The ghosts make a spooky entrance while dealing with Milo Match, Whale’s lawyer, and at the same time I had an almost constant fear for Barbara’s life. If this were the real world, she would have been “disciplined” for all the bad-mouthing she was doing during the transactions. At every quip she felt compelled to splurge out by hormones and teenage indiscretion, I winced in dread anticipation. On a side note, this is putting out a very bad example for children to follow if they get kidnapped. Don’t antagonize your captors. That just makes things worse.
But things worked out in her favor as Batman pummeled his way through dozens of Ghosts to find the Commissioner’s daughter. He was joined by Katana and it was fun to see both of them back in action again. There were only a few times where they fought together like they did against Lady Shiva but I wish there had been more of it. Everyone knows that they can kick butt solo, what I want to see is how their styles mesh. I did like, however, that the issue of Batman’s skill was bypassed in this episode. Not a single one of those Ghosts posed the slightest hint of threat to him, all the fights were just exquisite chances to show the finely honed technique Batsy has developed for apply Batfist directly to the forehead.
My opening statement was directly referencing what happened next, as Gordon gets antsy and decides to take matters into his own hands. Or “shotgun” as he uses it to persuade Whale to follow him to warehouse to trade for Barbara. The ensuing fight between Batman, Katana, and “Phosphorous Rex” is enough to take my mind off of Gordon’s lack of faith for a few minutes. Everything happens so fast but I would be interested in seeing how everyone reacts to having just fought a man who skin didn’t feel like being skin anymore and decided to try its hand at being fire instead. Batman and Katana have obviously seen some supernatural stuff (R.I.P. Bethany; you’re still a ne’er-do-well traitor in my books) but are occurrences like these commonplace? I need to know more!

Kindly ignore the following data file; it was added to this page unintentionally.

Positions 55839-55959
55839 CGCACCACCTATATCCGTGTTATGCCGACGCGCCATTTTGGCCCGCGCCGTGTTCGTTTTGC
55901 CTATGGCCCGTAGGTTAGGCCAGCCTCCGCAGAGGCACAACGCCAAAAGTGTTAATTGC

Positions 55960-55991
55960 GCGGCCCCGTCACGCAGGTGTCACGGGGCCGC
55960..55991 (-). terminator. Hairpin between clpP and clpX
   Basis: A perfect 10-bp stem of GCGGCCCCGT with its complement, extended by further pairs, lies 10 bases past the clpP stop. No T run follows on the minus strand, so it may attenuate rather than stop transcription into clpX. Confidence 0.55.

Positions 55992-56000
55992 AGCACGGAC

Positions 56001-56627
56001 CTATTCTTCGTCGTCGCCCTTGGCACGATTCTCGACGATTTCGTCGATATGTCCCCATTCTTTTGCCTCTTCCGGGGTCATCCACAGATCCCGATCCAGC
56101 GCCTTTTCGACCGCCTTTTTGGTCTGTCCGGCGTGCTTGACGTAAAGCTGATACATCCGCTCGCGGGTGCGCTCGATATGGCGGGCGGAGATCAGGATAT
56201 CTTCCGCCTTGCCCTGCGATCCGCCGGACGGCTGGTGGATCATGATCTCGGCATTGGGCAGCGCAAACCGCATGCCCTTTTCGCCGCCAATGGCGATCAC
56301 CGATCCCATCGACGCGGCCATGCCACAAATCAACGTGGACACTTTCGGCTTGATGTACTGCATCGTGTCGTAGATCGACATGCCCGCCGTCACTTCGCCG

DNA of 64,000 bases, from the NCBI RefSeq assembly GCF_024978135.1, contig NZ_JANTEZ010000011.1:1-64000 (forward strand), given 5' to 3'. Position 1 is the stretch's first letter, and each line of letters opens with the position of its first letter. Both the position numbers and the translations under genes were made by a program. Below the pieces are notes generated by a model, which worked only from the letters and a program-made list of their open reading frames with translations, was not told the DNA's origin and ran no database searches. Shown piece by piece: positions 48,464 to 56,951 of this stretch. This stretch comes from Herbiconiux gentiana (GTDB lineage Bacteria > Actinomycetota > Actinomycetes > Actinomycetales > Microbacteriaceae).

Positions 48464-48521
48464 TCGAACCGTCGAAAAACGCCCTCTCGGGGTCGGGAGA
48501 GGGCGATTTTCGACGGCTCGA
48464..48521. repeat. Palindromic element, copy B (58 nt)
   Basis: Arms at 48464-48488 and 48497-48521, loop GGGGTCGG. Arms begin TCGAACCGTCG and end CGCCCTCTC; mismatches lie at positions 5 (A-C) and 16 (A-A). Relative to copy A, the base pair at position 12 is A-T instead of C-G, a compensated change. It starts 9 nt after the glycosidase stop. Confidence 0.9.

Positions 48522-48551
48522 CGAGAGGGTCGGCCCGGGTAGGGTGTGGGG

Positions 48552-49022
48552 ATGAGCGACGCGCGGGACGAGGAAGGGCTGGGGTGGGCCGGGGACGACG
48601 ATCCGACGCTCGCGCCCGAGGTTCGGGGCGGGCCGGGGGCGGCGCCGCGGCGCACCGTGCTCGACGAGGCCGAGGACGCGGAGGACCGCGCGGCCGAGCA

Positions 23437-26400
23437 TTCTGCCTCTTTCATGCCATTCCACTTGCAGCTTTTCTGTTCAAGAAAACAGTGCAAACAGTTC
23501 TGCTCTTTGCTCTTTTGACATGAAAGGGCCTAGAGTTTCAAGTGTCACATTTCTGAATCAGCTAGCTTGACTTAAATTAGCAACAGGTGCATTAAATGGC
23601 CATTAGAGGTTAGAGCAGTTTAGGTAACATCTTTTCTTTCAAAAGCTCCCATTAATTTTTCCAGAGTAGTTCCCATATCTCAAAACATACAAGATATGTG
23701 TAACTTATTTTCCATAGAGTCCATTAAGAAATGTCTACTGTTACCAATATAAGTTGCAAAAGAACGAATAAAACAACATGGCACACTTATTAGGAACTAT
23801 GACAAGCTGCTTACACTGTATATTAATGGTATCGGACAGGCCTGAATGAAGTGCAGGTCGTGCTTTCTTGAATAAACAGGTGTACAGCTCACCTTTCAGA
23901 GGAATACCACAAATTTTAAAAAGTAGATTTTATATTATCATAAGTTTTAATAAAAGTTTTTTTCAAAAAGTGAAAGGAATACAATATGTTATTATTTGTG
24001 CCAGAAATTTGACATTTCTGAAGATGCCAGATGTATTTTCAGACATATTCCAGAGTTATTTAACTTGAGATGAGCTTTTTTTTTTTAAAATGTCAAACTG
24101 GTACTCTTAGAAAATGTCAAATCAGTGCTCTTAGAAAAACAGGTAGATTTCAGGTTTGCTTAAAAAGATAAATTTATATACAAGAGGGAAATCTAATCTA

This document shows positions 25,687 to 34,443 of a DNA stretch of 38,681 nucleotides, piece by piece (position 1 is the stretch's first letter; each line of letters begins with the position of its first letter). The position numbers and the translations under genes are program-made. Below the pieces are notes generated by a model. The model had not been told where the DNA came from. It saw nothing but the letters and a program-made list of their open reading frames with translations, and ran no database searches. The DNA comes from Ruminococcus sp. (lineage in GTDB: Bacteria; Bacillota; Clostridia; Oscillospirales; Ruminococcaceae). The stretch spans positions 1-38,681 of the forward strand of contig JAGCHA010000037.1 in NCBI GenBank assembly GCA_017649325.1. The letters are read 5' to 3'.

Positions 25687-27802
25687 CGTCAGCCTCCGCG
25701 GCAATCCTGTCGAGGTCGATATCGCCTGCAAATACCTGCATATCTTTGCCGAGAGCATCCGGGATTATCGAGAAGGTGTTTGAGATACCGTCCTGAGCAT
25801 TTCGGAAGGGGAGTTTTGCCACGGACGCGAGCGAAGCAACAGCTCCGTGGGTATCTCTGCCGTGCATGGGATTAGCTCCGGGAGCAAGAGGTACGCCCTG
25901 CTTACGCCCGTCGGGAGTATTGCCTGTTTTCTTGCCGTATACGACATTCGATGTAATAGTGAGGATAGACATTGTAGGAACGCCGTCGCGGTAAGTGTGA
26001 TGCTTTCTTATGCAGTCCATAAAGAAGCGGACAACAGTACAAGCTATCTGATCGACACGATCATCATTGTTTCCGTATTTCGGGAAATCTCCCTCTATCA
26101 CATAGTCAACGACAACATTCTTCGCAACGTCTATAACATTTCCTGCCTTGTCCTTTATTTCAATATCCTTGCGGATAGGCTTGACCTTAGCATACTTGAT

In the aftermath, we are treated to a scene heavily reminiscent of The Dark Knight movie by Christopher Nolan and I feel like the bonds (they exist whether Gordon wants them or not) between the two men have been strengthened. It seems like this might be the point where Lieutenant Gordon stops viewing Batsy as a threat to Gotham on par with the villains the two of them are working together to put away. Also, I appreciate the correction on Batman’s part during Barbara’s enthusiastic questions . It was such a small moment but, put together with the awkward silence and quick departure after the next question, I feel it shows how unused Bruce is to being admired.
“Allies” is much more relaxed than “Family” before it, as it cannot ride the wave of a strongly-driven story. But don’t let that discourage you; Beware the Batman hasn’t suddenly become a stinker. The episode is still fun to watch, especially if you are a fan of watching Batman place his fists in places that used to be occupied by faces and other body parts.